you're seeing a slower pace of job creation this time this year from february to april. president likes to taut how he's revving up the job market. job gains are strong. steadily strong. not as strong as last year this time and the year before. that's what the numbers tell us. >> thank you very much. >> pretend that was me talking. there's a fierce debate. you have this was the world laughing at america for pulling out of a situation of leadership for environmental stewardship based on the promise of more jobs. or it was trump making america great again. which is the political argument that wins? we get the bottom line with fareed zakaria next. it's an important question you ask,
but one i think with a simple answer. we have this need to peek over our neighbor's fence. and once we do, we see wonder waiting. every step you take, narrows the influence of narrow minds. bridges continents and brings this world one step closer. so, the question you asked me. what is the key? it's you. everything in one place, so you can travel the world better.
the president's decision to pull out of the paris climate accord, what does it mean for the u.s. and the rest of the world. fareed zakaria, great to see you here. we've had president's supporters on this morning and they say it doesn't do anything about the u.s.'s leadership. we're still continuing to lead at home. they say in terms of clean
energy. we're just not going to do it in this lousy agreement. these are their words. >> part of the reason that these arguments can be made is because frankly they use falsehoods. so rick santorum was on and when jennifer points out that in pittsburgh the line from donald trump's speech clean energy jobs are twice as many, 60,000 versus 30,000 of coal, oil and natural gas put together, there are twice as many clean energy jobs. he says in the region, well, the sierra club has a good analysis using department of energy data in 41 states plus the district of columbia, clean energy jobs vastly exceed the number for coal and natural gas. >> what does that have to do with the paris climate accord? we're doing that here. >> it says to everybody we're going to try to produce energy with certain constraints on carbon emission. in other words, you should favor those kind of energy that have
the lower carbon emissions. the whole world is doing it. if we don't have that c constraint, you're going to go to dirty coal, which is cheap, and of course you'll go to other forms of dirty energy. why do we have the greatest technology sector in the world? and why do we have the greatest computer companies in the world? in the 1950s, the united states government bought over half of all computer chips produced, none of which made money. much too expensive. relied on government subsidies and government contracts for almost 20 years the united states government was the main purchaser of computer chips, mainframe computers. that seeded this extraordinary industry thwhere we dominate. the same thing is happening in solar except this time there's a race. china, germany and united states are all doing it. the question is do we want to be left behind? of course right now these places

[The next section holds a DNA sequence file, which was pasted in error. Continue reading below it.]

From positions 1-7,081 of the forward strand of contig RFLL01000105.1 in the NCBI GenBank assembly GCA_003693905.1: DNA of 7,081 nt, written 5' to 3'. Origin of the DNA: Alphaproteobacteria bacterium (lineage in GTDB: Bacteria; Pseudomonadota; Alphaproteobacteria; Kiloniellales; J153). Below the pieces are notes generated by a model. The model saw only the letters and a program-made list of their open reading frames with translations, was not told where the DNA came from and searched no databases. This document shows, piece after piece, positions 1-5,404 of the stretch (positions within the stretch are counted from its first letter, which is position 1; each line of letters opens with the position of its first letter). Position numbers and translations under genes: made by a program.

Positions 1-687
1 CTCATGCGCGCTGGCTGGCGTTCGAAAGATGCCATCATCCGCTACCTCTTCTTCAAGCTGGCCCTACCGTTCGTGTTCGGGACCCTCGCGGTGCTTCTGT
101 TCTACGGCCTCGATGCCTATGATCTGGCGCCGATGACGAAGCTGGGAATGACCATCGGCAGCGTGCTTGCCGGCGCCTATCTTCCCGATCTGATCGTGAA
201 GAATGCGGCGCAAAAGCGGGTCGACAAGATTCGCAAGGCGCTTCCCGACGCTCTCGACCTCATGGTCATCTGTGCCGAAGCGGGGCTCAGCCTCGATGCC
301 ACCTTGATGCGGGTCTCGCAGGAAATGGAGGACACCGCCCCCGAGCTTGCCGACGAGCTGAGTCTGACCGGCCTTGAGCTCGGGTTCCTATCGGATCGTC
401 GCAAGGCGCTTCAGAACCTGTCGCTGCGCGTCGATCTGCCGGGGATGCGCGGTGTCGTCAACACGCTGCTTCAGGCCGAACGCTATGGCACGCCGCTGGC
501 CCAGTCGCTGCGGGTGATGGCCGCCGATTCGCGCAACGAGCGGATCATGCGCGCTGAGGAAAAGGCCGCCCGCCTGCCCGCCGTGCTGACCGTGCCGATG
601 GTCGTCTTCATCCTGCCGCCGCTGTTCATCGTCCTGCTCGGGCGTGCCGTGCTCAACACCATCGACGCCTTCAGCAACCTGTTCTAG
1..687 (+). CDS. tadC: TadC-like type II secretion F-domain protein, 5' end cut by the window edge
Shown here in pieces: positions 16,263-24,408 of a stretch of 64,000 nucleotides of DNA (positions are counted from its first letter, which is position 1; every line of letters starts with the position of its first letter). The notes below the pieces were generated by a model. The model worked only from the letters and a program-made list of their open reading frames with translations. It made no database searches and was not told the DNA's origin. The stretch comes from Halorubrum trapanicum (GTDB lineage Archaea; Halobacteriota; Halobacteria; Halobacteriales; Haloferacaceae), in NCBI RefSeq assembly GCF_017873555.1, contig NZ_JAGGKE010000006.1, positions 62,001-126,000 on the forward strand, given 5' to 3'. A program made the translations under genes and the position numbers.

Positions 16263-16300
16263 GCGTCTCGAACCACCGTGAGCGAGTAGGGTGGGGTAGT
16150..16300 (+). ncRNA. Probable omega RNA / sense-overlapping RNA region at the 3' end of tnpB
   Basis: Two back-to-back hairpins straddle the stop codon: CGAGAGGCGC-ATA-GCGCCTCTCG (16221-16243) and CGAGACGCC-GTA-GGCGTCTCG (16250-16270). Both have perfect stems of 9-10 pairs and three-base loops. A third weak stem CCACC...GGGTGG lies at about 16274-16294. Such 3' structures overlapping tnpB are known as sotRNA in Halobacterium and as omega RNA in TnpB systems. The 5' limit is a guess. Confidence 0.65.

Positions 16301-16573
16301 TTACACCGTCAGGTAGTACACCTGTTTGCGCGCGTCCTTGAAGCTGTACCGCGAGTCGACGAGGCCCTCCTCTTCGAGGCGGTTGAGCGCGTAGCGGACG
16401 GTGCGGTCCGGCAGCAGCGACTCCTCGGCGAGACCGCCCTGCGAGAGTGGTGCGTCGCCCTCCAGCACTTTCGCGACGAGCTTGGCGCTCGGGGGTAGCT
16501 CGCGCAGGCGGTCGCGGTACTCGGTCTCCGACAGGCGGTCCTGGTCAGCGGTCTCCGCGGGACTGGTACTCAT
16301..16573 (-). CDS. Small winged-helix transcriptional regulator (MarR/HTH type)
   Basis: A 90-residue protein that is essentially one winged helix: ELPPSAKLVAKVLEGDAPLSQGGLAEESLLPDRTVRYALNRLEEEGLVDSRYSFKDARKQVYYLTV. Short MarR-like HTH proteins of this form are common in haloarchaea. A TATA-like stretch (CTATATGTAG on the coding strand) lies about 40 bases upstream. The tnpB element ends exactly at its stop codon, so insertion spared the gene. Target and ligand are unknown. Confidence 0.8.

still need some help. the help that clean energy gets is nothing like the help that oil, natural gas get. the subsidies to the fossil fuel industry are in the $500 billion range. >> they're just in different forms. they're more obvious right now with the emerging energies. >> complicated amendments to the cat code. >> what i don't get is the surprise by critics of this. this decision checks every box for trump that matters to them right now. undo obama. america was weak. now it's strong. the rest of the world is a bunch of leeches on us. climate change, let's ignore it. the idea that the men and women who help the president make this decision never talk to him about the climate when it is a climate accord. it's laughably false. they don't care about that. their base doesn't care and focus on jobs. checks every box. a no-brainer for him politically. overvalues the short-term. politicians always do.
>> trump has been so erratic and unpredictable that i'm not sure i would entirely agree. there are a lot of areas where there's been much more bluster than actual policies. many areas obama policies are being continued. immigration is stuck in the courts. deportation -- >> he can do it unilaterally and what does it cost him? >> that's true. one have still hoped that the fact that his secretary of state who was the former ceo of exxon was in favor of the paris accord. the fact that the national economic director -- >> none of those are in his base. >> his daughter. >> they are not in his base. >> in a sense, you're right in terms of the politics of this. trump has decided -- frankly a little odd to me that he is simply not really going to try to pivot to the center. >> not at all. >> the obvious strategy would have been you get elected and you now say, okay, i have my